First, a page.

A radio navigation research team from the Cockrell School's Department of Aerospace Engineering and Engineering Mechanics successfully discovered they could subtly coerce a 213-foot superyacht off its course, using a custom-made GPS device.
The purpose of the experiment was to measure the difficulty of carrying out a spoofing attack at sea and to determine how easily sensors in the ship's command room could identify the threat.
The animation above shows how they did it.
From Cokrell school of engineering
This summer, a radio navigation research team from The University of Texas at Austin set out to discover whether they could subtly coerce a 213-foot yacht off its course, using a custom-made GPS device.
Led by assistant professor Todd Humphreys of the Department of Aerospace Engineering and Engineering Mechanics at the Cockrell School of Engineering, the team was able to successfully spoof an $80 million private yacht using the world’s first openly acknowledged GPS spoofing device.
Spoofing is a technique that creates false civil GPS signals to gain control of a vessel’s GPS receivers.
The purpose of the experiment was to measure the difficulty of carrying out a spoofing attack at sea and to determine how easily sensors in the ship’s command room could identify the threat.
The researchers hope their demonstration will shed light on the perils of navigation attacks, serving as evidence that spoofing is a serious threat to marine vessels and other forms of transportation.
In 2012, Todd Humphreys and his research team received national and internation attention for successfully demonstrated for the first time that the GPS signals of an unmanned aerial vehicle (UAV), or drone, can be commandeered by an outside source — a discovery that could factor heavily into the implementation of a new federal mandate to allow thousands of civilian drones into the U.S. airspace by 2015.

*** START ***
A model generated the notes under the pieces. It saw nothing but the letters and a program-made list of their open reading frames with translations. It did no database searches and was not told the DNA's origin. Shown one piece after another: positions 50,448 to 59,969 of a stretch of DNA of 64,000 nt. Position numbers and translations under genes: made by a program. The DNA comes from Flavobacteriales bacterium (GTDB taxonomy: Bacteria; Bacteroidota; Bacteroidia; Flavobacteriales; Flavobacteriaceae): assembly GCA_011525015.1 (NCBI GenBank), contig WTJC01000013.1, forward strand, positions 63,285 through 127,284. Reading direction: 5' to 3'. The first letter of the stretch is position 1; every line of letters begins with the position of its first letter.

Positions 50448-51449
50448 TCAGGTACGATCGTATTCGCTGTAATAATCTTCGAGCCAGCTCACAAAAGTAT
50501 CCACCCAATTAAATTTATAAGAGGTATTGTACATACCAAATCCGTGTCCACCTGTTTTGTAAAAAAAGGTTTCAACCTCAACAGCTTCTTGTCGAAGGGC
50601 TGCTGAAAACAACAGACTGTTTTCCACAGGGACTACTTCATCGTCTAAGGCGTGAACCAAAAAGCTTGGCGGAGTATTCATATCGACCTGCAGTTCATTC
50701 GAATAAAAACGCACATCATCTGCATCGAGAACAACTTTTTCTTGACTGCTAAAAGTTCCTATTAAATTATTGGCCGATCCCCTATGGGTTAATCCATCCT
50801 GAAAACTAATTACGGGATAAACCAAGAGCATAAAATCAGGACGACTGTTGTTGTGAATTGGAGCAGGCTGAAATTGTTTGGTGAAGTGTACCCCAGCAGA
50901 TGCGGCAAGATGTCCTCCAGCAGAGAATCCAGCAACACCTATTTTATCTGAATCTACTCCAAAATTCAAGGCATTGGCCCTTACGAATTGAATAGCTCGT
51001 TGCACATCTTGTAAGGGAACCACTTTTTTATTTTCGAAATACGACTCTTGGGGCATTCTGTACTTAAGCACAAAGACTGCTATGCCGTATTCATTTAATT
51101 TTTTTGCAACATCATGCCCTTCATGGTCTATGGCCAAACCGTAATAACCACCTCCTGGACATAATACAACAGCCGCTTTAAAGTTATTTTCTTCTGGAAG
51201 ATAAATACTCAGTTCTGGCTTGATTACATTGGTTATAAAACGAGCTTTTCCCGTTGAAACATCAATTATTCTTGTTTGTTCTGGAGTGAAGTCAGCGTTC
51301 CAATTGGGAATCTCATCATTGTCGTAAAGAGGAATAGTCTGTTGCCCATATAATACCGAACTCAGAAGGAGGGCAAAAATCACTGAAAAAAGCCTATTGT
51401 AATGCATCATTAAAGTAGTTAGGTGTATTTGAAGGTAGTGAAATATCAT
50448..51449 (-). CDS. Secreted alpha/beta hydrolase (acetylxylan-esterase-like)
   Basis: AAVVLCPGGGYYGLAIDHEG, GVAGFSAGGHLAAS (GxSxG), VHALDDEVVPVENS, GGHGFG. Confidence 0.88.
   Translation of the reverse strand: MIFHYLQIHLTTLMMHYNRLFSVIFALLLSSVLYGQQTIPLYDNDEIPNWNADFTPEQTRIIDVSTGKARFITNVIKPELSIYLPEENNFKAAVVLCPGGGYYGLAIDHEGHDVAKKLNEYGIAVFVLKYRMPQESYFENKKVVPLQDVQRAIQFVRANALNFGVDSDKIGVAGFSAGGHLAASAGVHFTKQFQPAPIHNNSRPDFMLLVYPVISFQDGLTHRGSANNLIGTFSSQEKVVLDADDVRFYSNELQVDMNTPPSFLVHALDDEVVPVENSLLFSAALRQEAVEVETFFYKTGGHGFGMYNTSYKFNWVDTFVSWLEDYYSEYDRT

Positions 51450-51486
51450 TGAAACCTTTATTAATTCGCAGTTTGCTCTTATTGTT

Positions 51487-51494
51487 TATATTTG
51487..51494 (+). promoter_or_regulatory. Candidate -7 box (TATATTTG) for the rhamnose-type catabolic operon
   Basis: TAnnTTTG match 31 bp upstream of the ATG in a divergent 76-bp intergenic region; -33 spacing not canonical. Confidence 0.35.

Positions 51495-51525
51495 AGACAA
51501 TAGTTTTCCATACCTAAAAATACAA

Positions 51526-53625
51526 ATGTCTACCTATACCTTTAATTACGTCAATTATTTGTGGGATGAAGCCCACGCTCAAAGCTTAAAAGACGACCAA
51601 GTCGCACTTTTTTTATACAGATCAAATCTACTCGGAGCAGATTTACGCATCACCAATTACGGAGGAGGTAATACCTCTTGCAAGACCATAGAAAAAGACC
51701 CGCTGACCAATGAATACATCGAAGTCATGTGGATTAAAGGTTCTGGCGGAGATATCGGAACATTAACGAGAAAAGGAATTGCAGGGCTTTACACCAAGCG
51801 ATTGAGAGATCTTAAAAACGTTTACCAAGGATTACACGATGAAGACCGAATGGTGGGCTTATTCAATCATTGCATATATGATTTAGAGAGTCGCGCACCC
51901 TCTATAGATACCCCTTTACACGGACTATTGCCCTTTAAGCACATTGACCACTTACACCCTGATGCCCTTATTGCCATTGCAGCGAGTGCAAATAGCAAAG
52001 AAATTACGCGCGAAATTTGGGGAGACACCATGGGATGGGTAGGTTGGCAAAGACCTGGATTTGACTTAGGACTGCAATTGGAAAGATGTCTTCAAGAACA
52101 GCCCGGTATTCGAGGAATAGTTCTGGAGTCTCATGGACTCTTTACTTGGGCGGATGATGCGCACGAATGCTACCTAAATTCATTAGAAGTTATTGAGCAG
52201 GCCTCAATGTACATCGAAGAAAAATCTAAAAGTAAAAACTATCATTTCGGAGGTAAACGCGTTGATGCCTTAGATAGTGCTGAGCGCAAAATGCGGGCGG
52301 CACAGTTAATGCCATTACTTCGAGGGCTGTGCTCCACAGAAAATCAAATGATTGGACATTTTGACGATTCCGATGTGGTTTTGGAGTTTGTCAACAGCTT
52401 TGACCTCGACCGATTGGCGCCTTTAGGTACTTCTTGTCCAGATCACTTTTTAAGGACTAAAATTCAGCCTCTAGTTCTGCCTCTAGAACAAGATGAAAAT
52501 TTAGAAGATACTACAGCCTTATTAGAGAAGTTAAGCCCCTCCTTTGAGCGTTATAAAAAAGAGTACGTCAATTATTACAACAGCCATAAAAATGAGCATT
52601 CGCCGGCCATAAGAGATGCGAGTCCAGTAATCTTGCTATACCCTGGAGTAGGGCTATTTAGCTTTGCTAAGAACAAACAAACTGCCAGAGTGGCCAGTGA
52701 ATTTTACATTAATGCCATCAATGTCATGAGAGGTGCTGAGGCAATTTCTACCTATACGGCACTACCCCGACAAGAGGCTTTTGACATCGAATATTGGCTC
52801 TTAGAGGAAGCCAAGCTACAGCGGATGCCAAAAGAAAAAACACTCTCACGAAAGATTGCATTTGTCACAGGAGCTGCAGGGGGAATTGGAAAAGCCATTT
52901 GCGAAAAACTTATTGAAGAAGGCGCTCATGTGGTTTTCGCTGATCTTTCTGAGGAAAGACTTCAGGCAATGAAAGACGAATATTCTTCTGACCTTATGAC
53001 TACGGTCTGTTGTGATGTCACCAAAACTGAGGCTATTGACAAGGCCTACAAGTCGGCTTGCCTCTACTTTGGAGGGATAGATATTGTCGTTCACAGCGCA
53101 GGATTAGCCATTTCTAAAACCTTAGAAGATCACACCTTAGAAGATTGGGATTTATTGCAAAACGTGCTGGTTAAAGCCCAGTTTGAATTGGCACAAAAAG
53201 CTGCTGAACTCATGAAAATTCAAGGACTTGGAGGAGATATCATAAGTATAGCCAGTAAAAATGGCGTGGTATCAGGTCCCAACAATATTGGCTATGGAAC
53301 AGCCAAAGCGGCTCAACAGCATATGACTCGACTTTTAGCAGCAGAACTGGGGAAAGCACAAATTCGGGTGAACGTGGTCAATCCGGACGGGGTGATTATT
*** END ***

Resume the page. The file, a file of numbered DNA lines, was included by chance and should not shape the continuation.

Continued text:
The experiment was performed on a civilian drone owned by the university.
Last year, Humphreys and a group of students led the first public capture of a GPS-guided unmanned aerial vehicle (UAV), or drone, using a GPS device created by Humphreys and his students.
“With 90 percent of the world’s freight moving across the seas and a great deal of the world’s human transportation going across the skies, we have to gain a better understanding of the broader implications of GPS spoofing,” Humphreys said.
“I didn’t know, until we performed this experiment, just how possible it is to spoof a marine vessel and how difficult it is to detect this attack.”
In June, the team was invited aboard the yacht, called the White Rose of Drachs, while it traveled from Monaco to Rhodes, Greece, on the Mediterranean Sea.
The experiment took place about 30 miles off the coast of Italy as the yacht sailed in international waters.
From the White Rose’s upper deck, graduate students Jahshan Bhatti and Ken Pesyna broadcasted a faint ensemble of civil GPS signals from their spoofing device — a blue box about the size of a briefcase — toward the ship’s two GPS antennas.